toward automated trading, controls over trading.
ASSIGNMENT: Levich Chapter 3, Exercises 1, 2, 6, 7, 10. (Due on TBA)
Lecture 3
International Parity Conditions: Purchasing Power Parity
TOPICS: International parity conditions in a perfect capital market, why parity
conditions are useful, absolute and relative PPP, empirical evidence on PPP,
policy decisions and PPP.
ASSIGNMENT: Levich Chapter 4, Exercises 5, 6, 7. (Due on TBA)
Lecture 4
International Parity Conditions: Interest Rate Parity and the Fisher Parities
TOPICS: Interest rate parity and covered interest arbitrage, the impact of
transaction costs, taxes and uncertainty on parity; uncovered interest rate parity
or the Fisher International Effect, financial strategies based on deviations from
parity, forward rate unbiased condition.
ASSIGNMENT: Levich Chapter 5, Exercises 1, 4, 5, 6. (Due on TBA)
Lectures 5,6
Determination of Spot Exchange Rates: Theory and Evidence
TOPICS: Exchanges rates and macroeconomic news announcements, asset
models of the spot exchange rate, the monetary model, the sticky-price
monetary model, the portfolio balance model; Empirical evidence on exchange
rate models, empirical evidence on the role of news.
ASSIGNMENT: Levich Chapter 6, Questions 3, 7, 10, 14. (Due on TBA)
Lecture 7
Foreign Exchange Market Efficiency
TOPICS: Theory of exchange market efficiency, interpreting efficient market
studies, empirical evidence on spot market efficiency, technical trading models,
empirical evidence on forward market efficiency.
ASSIGNMENT: Levich Chapter 7, Exercises 1, 2. (Due on TBA)
Lectures 8,9
Foreign Exchange Rate Forecasting
TOPICS: Forecasting under pegged rates versus floating rates, short-run
versus long-run forecasts, forecast performance evaluation -- accurate versus
useful forecasts; short-run forecast: trends versus random walks, long-run
forecasts: is there mean reversion? composite forecasts.
ASSIGNMENT: Levich Chapter 8, Exercises 1, 2, 3, 4. (Due on TBA)
Lecture 10
The Eurocurrency Market
TOPICS: Origins of the market, market dimensions and location, pricing
Eurocurrency deposits and loans, risks of Eurocurrency deposits, interest rate
risk in Eurocurrency loans, competitive responses to offshore markets,
approaches to regulating offshore markets.
ASSIGNMENT: Levich Chapter 9, Exercises 3, 4, 5. (Due on TBA)
Lecture 11
The Eurobond Market
TOPICS: Origins of the market, market dimensions and currency composition,
regulatory and institutional features, primary market practices, the gray market,
International Investments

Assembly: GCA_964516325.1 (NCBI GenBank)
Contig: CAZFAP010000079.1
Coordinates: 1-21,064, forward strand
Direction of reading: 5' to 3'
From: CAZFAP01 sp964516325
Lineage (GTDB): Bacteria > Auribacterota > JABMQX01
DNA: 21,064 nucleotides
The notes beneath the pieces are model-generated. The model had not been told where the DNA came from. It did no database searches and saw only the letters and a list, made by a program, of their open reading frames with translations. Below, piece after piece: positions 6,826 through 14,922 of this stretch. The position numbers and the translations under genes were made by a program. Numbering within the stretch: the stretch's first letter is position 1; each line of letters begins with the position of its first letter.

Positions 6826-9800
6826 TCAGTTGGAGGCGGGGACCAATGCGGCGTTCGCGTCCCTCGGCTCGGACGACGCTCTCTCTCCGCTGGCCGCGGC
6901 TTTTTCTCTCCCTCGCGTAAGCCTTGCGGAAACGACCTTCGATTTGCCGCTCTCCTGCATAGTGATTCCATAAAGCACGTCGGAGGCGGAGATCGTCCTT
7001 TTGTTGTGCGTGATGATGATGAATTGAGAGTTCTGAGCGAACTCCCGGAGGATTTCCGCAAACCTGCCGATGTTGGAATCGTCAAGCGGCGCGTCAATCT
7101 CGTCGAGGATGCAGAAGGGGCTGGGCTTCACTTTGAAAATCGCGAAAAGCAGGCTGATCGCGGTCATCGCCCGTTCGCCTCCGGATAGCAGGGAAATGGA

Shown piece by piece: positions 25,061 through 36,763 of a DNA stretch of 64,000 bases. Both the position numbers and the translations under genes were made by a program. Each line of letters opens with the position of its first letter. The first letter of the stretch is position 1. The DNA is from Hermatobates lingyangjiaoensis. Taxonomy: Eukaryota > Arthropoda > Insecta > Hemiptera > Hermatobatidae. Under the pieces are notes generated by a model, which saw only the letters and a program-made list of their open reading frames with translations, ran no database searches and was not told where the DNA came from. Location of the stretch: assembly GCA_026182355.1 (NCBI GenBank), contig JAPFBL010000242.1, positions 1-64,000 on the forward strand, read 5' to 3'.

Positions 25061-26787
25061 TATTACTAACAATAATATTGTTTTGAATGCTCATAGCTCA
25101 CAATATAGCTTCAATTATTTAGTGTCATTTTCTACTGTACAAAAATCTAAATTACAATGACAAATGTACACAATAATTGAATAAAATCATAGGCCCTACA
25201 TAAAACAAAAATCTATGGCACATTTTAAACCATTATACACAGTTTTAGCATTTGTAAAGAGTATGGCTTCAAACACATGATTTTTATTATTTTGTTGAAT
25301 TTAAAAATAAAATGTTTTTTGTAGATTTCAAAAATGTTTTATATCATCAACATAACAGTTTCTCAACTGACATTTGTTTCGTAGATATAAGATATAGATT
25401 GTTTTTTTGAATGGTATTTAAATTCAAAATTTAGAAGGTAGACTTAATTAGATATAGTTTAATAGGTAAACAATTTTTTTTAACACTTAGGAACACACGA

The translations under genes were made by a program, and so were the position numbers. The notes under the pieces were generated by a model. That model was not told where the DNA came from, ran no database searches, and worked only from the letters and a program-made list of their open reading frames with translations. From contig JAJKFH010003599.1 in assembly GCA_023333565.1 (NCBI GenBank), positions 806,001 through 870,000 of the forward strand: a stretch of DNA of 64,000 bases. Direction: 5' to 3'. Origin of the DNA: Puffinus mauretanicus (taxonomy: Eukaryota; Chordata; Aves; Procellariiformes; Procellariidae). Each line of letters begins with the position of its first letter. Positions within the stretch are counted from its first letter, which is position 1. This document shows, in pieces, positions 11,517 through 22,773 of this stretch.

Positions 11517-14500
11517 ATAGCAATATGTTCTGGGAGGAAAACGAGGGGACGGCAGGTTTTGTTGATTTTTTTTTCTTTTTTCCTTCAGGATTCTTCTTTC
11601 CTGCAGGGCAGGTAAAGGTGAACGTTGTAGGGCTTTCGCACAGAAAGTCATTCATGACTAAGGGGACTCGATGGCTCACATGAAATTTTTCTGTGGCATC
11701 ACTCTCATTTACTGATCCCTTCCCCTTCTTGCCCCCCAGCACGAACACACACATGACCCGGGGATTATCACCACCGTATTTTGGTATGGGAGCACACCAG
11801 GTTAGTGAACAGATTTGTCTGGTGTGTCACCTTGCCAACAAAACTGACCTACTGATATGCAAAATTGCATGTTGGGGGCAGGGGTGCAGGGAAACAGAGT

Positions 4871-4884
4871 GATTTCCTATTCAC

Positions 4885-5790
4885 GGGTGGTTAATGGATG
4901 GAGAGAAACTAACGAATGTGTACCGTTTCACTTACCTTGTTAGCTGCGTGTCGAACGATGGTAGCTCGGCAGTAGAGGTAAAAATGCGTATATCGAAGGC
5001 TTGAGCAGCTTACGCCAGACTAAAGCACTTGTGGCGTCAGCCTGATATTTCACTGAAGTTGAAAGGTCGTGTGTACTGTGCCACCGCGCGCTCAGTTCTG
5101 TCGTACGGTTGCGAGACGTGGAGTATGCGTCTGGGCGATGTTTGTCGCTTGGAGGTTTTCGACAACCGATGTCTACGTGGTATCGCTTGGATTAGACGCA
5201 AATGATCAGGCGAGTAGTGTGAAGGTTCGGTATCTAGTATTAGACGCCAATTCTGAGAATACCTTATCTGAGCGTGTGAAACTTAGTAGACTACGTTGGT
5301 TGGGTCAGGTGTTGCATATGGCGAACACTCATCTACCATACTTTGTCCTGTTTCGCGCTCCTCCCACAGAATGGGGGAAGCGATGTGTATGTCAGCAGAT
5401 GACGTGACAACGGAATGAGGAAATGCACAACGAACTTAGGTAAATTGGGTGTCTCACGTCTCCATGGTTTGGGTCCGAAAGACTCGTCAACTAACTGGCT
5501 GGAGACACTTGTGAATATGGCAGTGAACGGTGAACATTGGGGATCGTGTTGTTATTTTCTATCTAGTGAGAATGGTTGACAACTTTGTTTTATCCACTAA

Tuesday September 15, 2009
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onshore-offshore arbitrage, pricing determinants of Eurobonds, competitive
responses - the Rule 144a market.
ASSIGNMENT: Levich Chapter 10, Exercises 1, 2. (Due on TBA)
Lecture 12
International Bond Portfolios
TOPICS: Dimensions of national bond markets, calculating the hedged and
unhedged returns on international bonds, the "free-lunch" notion in international
bond funds, active versus passive currency risk management, empirical
evidence on international bonds, Brady bonds, global asset allocation.
ASSIGNMENT: Levich Chapter 14, Exercises 1, 2. (Due on TBA)
Lecture 13
Currency and Interest Rate Futures
TOPICS: Institutional differences between futures and forwards, the marking-tomarket convention, payoff profiles of futures contracts, futures and hedging, the
term structure of forward prices, currency risk premium in forwards, success
and failure of new futures contracts, do futures markets effect cash market
ASSIGNMENT: Levich Chapter 11, Exercises 1, 2, 3, 4. (Due on TBA)
Lecture 14
Currency and Interest Rate Options
TOPICS: Option terminology, contract specifications, payoff profiles of options,
options and hedging, pricing spot currency options, the discrete time binomial
option pricing approach (another replicating portfolio), the continuous time
lognormal approach, empirical evidence on option pricing models, estimating
volatility, historical versus implied volatility, managing the risks in option
Lecture 15
Continue with Currency and Interest Rate Options
Mid-term Examination
16, 17
Currency and Interest Rate Swaps
TOPICS: Origins of the swap market, measuring the size of the market, gross
versus net measures of the market, basic cash flow requirements of currency
and interest rate swaps, the swap as a collection of forward contracts (another
replicating portfolio), risks of swaps, Measuring the risks of swaps, amortization
and diffusion effects, price quoting conventions in swaps, pricing interest rate
and currency swaps, sources of gains to the users of swaps, risk exposure and
capital requirements for swaps dealers and counterparties, netting agreements,
BIS capital requirements.
ASSIGNMENT: Levich Chapter 13, Exercises 1, 2. (Due on TBA)
Lecture 18
ASSIGNMENT: Levich Chapter 12, Exercises 5, 6, 7, 8. (Due on TBA)
Measuring Exposure to International Financial Risks
TOPICS: Macroeconomic risks and the value of the firm, direct and indirect
economic exposures, accounting measures of exposure (translation and
transaction exposure), economic measures of exposure (regression and
scenario analysis), empirical evidence.
ASSIGNMENT: Levich Chapter 16, Exercise 3. (Due on TBA)
International Investments
Lecture 19
Lecture 20
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Managing Exposure to International Financial Risks
TOPICS: Why should the firm hedge? Financial strategies toward risk
management, selecting a suitable hedging instrument, picking the right hedge
ratio, the Value at Risk (VAR) approach, BIS regulations and the use of inhouse VAR measures.
ASSIGNMENT: Levich Chapter 16, Questions 4, 5. (Due on TBA)
International Equity Portfolios
TOPICS: International portfolio diversification, size and institutional features of
global equity markets, international investment vehicles (ADRs, closed-end
funds, CBs, WEBS), risk and return in international equity markets, factors
leading to over- and under-weighting of home country shares, barriers to
international investment, harmonization of issuing and listing standards.
Topics in International Financial Reporting and Analysis
TOPICS: Financial disclosure/transparency, incentives for off-balance sheet
liabilities, hedge accounting, lease accounting, footnote disclosures,
intercorporate equity investments, international financial reporting differences
and inflation.
Final Examination (12:15-3:15 p.m.)